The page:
Since people are clients, the godmen would rather address gatherings on anger, love, health, and so on. And not hurt their revenue.
But they never tell people they don’t need more than one house or vehicle; they don’t need to pollute the rivers with filth; they don’t need to cremate the dead on the riverbanks; they don’t need to encroach on the hills.
Godmen have considerable impact on their followers. All it takes is that the godmen of Uttarakhand come together and carry serious social messages. They could also tell people to stay away from the rivers and stop illegal encroachment.
You’d think they would be rearing to. They are not.
5. The people
The worst culprits are the people. All of life’s moral and ethics lessons are learned in school, but the people who flock to the temples of Uttarakhand and who grab land without a thought always need to be taught afresh.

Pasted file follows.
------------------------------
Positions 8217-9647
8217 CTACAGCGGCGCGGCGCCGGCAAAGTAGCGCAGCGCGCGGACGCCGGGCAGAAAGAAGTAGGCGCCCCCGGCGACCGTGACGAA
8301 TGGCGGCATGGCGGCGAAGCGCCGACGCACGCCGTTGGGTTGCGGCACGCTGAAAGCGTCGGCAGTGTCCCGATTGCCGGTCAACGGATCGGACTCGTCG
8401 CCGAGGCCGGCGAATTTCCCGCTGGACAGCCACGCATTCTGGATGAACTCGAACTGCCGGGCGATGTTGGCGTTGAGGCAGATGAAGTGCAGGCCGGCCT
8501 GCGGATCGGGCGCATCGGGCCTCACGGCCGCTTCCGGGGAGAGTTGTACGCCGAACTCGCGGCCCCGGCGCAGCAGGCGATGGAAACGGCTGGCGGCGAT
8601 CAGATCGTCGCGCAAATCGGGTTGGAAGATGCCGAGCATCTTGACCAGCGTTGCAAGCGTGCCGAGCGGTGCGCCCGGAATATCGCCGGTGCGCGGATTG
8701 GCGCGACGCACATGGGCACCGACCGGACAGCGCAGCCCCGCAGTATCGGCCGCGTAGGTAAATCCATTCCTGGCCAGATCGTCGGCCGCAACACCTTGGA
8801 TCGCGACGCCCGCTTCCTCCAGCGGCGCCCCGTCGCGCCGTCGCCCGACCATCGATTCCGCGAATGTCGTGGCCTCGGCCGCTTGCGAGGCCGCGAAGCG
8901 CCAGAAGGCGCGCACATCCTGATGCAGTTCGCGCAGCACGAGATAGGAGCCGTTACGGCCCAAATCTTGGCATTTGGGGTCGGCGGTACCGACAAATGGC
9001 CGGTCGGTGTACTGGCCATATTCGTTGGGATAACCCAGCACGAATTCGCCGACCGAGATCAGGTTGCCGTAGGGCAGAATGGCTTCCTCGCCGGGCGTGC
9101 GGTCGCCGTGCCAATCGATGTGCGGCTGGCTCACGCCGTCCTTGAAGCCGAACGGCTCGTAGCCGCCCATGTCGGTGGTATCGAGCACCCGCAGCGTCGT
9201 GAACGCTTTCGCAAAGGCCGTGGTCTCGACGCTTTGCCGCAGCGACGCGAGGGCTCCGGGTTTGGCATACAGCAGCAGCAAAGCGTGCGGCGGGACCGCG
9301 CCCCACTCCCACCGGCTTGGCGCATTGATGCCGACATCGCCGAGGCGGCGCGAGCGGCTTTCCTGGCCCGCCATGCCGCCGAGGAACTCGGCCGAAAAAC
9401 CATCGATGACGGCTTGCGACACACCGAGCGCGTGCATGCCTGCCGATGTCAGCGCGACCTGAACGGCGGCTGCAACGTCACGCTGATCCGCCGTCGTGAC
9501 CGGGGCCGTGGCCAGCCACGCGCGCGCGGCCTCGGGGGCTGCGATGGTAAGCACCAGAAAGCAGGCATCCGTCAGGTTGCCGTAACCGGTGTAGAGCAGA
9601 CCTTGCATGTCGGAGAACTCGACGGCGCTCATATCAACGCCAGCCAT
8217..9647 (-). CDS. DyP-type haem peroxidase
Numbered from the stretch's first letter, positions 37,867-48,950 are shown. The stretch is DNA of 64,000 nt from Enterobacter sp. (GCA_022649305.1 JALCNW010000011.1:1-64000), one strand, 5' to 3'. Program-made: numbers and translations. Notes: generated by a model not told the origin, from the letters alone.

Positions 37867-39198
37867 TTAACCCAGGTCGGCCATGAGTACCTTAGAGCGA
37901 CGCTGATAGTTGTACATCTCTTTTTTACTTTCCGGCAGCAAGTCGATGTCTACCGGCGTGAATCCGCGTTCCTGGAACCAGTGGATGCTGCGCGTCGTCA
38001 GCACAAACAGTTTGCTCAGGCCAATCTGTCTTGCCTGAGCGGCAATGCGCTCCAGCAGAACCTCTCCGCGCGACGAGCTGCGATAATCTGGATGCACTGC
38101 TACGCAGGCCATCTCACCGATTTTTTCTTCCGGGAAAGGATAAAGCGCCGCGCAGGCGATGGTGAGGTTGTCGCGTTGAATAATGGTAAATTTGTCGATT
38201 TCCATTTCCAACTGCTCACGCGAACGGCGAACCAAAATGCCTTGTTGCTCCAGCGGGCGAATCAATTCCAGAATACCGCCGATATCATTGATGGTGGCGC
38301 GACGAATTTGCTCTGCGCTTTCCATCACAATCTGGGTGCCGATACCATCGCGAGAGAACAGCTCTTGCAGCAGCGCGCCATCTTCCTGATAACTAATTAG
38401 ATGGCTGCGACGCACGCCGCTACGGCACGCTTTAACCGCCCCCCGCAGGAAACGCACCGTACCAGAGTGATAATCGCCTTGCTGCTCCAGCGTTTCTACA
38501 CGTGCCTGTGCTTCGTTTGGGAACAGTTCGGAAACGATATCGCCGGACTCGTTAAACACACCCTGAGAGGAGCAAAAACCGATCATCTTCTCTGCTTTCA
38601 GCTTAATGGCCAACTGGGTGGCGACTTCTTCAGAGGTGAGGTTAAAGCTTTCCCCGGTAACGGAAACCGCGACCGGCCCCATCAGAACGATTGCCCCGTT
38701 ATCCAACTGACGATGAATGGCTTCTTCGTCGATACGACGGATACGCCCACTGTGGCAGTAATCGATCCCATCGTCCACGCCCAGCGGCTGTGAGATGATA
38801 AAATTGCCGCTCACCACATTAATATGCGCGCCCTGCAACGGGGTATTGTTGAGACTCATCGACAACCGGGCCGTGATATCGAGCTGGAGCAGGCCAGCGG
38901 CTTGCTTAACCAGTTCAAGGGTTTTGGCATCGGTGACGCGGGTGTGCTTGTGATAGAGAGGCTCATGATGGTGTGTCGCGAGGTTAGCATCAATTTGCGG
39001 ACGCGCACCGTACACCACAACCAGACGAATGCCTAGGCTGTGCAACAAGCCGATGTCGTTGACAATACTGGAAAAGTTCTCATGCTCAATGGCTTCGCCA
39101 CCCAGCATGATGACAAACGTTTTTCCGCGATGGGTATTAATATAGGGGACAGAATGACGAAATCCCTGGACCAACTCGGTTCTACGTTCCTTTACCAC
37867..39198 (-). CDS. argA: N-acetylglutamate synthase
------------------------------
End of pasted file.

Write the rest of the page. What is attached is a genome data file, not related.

Even the innocent tourists will not ask the questions they should of politicians and of the government. They won’t look at their own idiocy. They will go where they shouldn’t. They will dirty every place they go to. The Amarnath yatra, for instance, is a nightmare because of the trash that is generated each year.
The devotees flock blindly to Kedarnath and other places but will not fight greedy realtors. Many of them may be realtors themselves.
I have known people talk with pride about their religious yatras. In their families, there is dowry. Daughters are looked down upon. Sons are not disciplined. They bribe their way through each situation. I deal with all this in counseling.
Everything begins and ends with people. The standards they set for themselves create the fabric of a nation. Governments can’t do much in the aftermath of such disaster. They don’t have the instincts or skills. Their voters have lulled them into mediocrity.
There’s no point in blaming nature or the gods for what happened in Uttarakhand. Humans must have the sense and sagacity.
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Vijay Simha is an independent journalist and sobriety campaigner based out of New Delhi. His most recent journalism assignment was as executive editor with The Financial World, New Delhi, and tehelka.com.
He was a guest on Season 1 of the popular Indian TV show Satyamev Jayate, hosted by Aamir Khan.
Vijay blogs here and may be cont acted at firstname.lastname@example.org.